The Iridescent Cardinalfish Pristiapogon kallopterus is also known as the Spinyhead Cardinalfish or Kallopterus Cardinalfish. They are one of the few species of saltwater fish that are mouth brooders.
The Iridescent Cardinalfish has proportionally large eyes and have two dorsal fins. The dorsal and caudal fins are translucent with an iredescent tint. Their back has a dark tint to it and there is a black line running along the mid body. There is a small black dot in the caudal area. Two white stripes run across the eye and the lines fade onto the body. The first dorsal spine is a yellow colour. The scales have an iridescent tint which gives them their name.
IN THE WILD
During the day the Iridescent cardinalfish can often be seen out in the open. This is very unusual for cardinalfish. They are almost always seen singly but on occasion they can be seen in small groups. At night they are usually solitary. Occasionally they will be seen in the spines of urchins but they prefer over hangs and caves. They are nocturnal feeders and are often seen out in the open on night dives in Tanzanian waters from depths of 12 meters onwards.
The Iridescent cardinalfish is found across the Indian ocean and in the west Pacific. They are found between depths of 1-45 meters.
The Iridescent cardinalfish are nocturnal feeders , feeding mainly on zooplankton and small benthic organisms.
During breeding pairs are formed and after performing a mating dance, the eggs are laid by the female and fertilized by the male. The male then collects the fertilized eggs and carries the eggs in his mouth until they hatch. During this time the male cannot feed. Towards the end of the incubation period the males become quite skinny making the protruding mouth more noticeable. This can result in cannibalism with the male eating some of the eggs. The male in the image below can be seen with a mouth full of eggs. We have seen other species of cardinalfish spawning at night on the full moon and possibly this species spawns at night asw well.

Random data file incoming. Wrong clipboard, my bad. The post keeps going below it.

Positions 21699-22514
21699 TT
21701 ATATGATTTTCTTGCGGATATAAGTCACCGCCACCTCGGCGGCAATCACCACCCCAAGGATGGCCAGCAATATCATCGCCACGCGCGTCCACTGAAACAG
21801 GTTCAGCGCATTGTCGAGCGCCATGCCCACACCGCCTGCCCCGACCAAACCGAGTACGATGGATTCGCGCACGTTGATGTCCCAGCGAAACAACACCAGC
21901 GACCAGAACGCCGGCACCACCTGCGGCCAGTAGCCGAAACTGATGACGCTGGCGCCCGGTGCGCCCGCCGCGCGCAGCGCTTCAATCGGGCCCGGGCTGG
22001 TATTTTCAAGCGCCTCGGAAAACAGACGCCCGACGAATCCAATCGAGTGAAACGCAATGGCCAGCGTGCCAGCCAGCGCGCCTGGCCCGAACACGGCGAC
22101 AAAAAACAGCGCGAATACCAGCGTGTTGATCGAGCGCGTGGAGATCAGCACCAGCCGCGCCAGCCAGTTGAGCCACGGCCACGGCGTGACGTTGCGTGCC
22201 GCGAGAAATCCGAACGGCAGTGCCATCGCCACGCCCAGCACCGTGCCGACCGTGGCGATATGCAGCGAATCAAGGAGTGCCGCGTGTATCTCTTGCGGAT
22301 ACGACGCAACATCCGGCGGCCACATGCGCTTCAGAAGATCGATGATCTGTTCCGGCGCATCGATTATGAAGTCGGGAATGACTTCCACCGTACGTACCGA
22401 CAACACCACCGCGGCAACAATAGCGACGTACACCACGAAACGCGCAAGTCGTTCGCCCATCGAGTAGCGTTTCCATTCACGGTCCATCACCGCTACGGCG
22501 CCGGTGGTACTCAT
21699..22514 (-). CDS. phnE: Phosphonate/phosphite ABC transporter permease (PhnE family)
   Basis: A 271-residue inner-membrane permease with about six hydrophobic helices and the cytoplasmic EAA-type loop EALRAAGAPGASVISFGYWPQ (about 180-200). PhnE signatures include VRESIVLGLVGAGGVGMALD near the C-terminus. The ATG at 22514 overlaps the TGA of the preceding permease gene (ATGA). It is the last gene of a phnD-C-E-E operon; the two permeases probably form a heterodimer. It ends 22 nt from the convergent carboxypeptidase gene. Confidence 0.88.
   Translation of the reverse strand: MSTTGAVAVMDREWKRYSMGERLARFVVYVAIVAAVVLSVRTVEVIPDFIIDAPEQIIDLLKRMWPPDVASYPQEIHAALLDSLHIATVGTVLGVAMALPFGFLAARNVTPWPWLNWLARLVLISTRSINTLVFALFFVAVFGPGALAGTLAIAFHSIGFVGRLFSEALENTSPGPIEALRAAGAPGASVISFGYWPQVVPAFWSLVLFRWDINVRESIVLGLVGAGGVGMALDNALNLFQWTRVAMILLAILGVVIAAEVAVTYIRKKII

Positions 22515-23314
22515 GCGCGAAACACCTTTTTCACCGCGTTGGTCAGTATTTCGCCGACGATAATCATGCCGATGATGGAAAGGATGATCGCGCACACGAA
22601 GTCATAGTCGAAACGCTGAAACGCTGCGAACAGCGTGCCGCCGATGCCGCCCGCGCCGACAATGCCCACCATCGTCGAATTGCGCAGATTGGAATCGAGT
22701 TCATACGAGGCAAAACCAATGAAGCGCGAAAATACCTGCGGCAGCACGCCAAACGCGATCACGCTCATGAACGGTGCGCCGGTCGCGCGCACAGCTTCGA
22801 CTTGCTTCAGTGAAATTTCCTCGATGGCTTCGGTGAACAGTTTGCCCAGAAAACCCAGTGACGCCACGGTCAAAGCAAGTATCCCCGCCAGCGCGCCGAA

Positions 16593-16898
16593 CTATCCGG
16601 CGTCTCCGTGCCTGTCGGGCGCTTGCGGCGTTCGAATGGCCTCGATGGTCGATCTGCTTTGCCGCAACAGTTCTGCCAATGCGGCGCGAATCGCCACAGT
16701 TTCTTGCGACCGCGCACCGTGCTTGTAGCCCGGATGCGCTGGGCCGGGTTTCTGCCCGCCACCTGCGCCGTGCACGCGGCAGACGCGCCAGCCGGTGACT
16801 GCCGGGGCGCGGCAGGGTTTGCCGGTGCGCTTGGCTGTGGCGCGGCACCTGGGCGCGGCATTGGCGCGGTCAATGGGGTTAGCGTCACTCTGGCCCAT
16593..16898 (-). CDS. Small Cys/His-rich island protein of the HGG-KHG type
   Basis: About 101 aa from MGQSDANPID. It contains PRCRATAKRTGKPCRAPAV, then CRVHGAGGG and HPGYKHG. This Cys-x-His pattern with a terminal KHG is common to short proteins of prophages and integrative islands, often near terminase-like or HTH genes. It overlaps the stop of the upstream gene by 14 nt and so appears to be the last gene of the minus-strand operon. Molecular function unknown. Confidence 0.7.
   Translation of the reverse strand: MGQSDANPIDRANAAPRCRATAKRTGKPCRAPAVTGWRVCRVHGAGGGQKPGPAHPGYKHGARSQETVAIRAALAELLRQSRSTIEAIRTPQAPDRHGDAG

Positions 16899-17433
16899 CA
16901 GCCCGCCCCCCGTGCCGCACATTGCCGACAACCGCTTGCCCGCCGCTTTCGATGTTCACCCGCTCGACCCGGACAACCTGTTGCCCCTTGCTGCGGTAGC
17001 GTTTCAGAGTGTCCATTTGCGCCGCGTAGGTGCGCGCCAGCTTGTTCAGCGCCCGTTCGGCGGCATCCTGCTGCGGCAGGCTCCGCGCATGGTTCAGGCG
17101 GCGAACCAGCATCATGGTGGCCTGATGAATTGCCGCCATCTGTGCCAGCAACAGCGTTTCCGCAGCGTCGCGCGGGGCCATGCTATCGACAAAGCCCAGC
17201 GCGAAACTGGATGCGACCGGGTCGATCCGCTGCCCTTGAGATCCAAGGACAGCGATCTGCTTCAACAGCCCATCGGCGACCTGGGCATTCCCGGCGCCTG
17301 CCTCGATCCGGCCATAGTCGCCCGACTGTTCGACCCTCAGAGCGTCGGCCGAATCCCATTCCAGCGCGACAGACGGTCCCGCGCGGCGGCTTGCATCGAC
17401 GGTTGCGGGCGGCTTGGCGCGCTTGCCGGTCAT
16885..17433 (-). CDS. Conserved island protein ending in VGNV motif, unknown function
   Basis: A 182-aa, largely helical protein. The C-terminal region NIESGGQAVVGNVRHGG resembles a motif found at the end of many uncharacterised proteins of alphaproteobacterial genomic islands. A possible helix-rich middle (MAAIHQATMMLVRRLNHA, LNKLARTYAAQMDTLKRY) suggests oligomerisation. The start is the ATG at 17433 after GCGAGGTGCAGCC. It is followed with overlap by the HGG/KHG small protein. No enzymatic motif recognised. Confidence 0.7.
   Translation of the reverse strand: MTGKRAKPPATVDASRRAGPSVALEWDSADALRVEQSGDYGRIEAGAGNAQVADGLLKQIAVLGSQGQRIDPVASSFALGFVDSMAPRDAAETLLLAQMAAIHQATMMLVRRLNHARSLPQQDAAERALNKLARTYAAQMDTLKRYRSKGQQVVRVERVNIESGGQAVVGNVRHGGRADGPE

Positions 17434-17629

Iridescent cardinals are peaceful fish and prefer being in small groups. Being nocturnal feeders they are slightly reclusive during the day. They will eat small crustaceans and therefore are not technically reef safe. Some cardinalfish have been bred in captivity by breeders such as Orafarm where they are occasionally available.
Purchasing captive bred fish takes the pressure off of wild populations and if one can do so one should.
IRIDESCENT CARDINALFISH CLASSIFICATION
- The Reef Guide fishes, corals, nudibranchs & other invertebrates: East and South Coasts of Southern Africa by Dennis King & Valda Fraser